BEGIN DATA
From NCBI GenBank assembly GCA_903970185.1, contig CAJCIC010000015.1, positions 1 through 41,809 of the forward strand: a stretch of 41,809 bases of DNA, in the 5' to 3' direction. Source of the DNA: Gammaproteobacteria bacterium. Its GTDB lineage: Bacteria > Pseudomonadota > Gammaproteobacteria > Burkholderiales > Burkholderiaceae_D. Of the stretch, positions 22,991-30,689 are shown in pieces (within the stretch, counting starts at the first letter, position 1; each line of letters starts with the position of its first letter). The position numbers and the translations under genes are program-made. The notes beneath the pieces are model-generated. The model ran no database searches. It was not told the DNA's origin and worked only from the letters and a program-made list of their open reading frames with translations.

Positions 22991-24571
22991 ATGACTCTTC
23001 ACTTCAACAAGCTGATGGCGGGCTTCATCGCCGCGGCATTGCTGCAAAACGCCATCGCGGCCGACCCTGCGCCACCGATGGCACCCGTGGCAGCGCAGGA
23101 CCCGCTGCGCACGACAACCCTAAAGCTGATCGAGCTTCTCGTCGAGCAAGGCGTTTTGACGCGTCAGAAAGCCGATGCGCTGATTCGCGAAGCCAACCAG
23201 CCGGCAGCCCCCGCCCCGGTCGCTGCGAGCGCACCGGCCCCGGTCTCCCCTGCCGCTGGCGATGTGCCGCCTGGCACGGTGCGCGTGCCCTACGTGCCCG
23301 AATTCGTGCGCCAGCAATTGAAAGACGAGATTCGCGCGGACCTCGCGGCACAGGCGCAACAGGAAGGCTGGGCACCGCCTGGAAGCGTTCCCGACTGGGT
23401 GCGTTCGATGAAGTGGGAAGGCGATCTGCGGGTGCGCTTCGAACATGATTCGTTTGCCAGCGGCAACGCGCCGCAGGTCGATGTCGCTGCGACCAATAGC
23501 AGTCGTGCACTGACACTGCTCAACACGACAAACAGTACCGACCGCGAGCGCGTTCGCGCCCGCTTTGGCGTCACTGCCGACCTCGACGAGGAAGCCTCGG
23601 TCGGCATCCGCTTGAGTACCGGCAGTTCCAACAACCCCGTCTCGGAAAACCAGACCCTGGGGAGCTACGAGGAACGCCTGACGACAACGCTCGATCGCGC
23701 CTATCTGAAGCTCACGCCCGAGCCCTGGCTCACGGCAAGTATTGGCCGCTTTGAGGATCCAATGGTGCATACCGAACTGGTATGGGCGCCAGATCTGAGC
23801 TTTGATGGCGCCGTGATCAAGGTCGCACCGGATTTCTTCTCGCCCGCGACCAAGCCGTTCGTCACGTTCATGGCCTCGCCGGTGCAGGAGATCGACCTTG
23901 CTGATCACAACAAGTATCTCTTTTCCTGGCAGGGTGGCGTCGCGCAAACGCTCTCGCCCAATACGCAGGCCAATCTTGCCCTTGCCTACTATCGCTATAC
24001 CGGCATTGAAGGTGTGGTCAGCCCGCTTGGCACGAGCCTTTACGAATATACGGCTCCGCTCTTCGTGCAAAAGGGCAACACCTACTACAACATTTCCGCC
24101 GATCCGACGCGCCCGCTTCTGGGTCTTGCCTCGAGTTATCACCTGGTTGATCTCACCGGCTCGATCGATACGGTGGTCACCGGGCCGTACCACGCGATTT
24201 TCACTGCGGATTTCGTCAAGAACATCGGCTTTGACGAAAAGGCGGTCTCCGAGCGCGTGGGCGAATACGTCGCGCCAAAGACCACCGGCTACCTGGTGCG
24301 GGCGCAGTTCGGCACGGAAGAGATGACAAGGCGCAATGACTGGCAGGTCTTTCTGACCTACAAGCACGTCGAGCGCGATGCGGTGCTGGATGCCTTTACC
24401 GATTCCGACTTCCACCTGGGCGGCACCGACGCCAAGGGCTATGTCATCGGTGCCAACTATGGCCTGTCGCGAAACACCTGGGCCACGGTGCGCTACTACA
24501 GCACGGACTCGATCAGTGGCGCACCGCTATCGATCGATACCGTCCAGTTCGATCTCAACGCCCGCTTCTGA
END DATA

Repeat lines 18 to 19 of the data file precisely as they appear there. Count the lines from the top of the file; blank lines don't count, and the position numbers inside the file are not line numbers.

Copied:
24401 GATTCCGACTTCCACCTGGGCGGCACCGACGCCAAGGGCTATGTCATCGGTGCCAACTATGGCCTGTCGCGAAACACCTGGGCCACGGTGCGCTACTACA
24501 GCACGGACTCGATCAGTGGCGCACCGCTATCGATCGATACCGTCCAGTTCGATCTCAACGCCCGCTTCTGA